How rich is it for Geraldo Rivera, caught just last April telling Baltimore protestors that they’re more of a disruption than their violent police, to tell us what distrust of authority in America feels like? This self-righteousness presents itself in his talking-head appearance for Being Evel and then zips away for another distraction to take its place, as is the norm in this Sydney Film Festival’s resident pep-rally doco. In portraying Knievel as an idealist antidote to the paranoia of the 70s, as Rivera does, it has all the bells and whistles to be seen in the modern crowd-pleasing digest, complete with a tweening-animated opening credits sequence and an interview editing style no more distinguished or subtle than an episode of MasterChef. Though it purports to prove the way he reaffirmed the American spirit, it’s more keen to reminisce about the good vibes and merchandise that status moved, and winds up being barely more than shallow adulation.
After a prologue where Johnny Knoxville, one of the film’s producers, kindly saves us the trouble of being shown how interesting Knievel’s life story is by just telling us as much, it begins proper by documenting Robert Knievel’s rough-and-tumble upbringing in Butte, Montana, with the assistance of a boatload of stock footage. A lot of mention is made of the mischief he got up to here, whether it’s challenging an elite hockey team to play his semi-pro squad or kidnapping his bride-to-be, Linda Joan Bork, and it is always tossed away and moved on from with a glib one-liner (“I dunno why he rode around on two wheels,” chuckles one former aquaintance. “He only ever used one!”). Through the whole story, there is not a single key turn that the film won’t have a vox popper blatantly shout out. It gets most egregious when Knoxville does so as the film’s not-so-wise sage, popping in to spout life facts like his amateur biographer. His producer credit might be fitting given that Knievel paved the way for televised stunts like what Jackass peddled in, but his interview and the ham-fisted metaphors therein are much less so.
As the film moves into his stunt-jumping career, where he starts stirring up media attention and selling an image that catapulted ABC’s Wide World of Sports program into the record books, it becomes clear from archival materials alone that he was an impressive self-salesman, and that director Daniel Junge is only interested in chowing down on that image further. That’s not to say that the film completely shies away from the negligible moments of Knievel’s time in the national spotlight, but it really only focusses on them out of necessity. There would be no getting away from his harrumphing show to reporters at his infamous Snake River Canyon rocket jump, nor his blithe frontier-justice attitude to imprisonment after beating up his biographer with a baseball bat, and certainly not the gaudy clothes and furnishings that he spent his millions on, all of which are sights to see (on Youtube). Rather than tear at such holes in his veneer, it opts to cover them up with whatever goofy music1 and one-liners it can find, which at its worst involves laughing along at his employment of an intentionally incompetent dwarf-Knievel at his early shows and using nightmare stories about the abusive hippy commune that gathered at Snake River to pad out the the runtime. It doesn’t have much to say about the implications of Knievel’s consumer-packaged patriotism, but it sure does love the cool toys that came out of it.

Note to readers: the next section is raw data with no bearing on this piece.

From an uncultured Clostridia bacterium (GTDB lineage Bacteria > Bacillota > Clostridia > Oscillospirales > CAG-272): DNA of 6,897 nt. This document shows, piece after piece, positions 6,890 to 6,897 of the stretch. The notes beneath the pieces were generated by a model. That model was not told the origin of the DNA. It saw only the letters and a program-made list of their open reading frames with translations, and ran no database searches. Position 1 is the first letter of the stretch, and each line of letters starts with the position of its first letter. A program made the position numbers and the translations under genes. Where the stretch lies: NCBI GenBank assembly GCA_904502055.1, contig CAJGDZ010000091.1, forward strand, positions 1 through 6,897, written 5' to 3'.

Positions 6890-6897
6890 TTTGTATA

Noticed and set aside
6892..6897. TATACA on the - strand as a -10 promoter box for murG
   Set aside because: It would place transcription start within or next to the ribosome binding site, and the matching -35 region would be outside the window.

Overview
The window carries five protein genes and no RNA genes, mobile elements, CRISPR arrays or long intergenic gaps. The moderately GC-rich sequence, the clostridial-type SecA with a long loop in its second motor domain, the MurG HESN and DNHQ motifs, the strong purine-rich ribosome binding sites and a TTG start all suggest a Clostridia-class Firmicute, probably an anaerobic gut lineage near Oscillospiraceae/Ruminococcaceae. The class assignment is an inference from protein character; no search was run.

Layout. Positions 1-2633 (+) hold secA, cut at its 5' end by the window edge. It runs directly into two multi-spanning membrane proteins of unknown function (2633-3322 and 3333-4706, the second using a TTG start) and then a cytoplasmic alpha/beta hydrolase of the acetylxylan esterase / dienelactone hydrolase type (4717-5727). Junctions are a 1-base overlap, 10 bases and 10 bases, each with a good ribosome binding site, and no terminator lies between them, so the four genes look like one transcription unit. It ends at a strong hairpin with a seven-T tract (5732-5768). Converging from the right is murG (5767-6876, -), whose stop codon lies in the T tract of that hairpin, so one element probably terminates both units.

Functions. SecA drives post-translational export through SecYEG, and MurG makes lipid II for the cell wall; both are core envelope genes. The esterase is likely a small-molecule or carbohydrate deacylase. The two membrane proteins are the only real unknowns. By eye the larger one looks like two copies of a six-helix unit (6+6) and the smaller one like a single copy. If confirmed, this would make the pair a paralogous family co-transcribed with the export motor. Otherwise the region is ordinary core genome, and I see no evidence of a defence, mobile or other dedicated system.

Through yet more too-brief testimonies, ranging from family and friends to Hollywood counterpart George Hamilton and extreme-sports descendants like Tony Hawk and Robbie Maddison, it ambles merrily past the complication of worshipping a violent Catholic adulterer and celebrates him regardless. “We all need our heroes,” Knoxville says, his words dripping with the defensiveness of a Facebook friend propping up a defamed celebrity, and it’s enough to make your lip curl.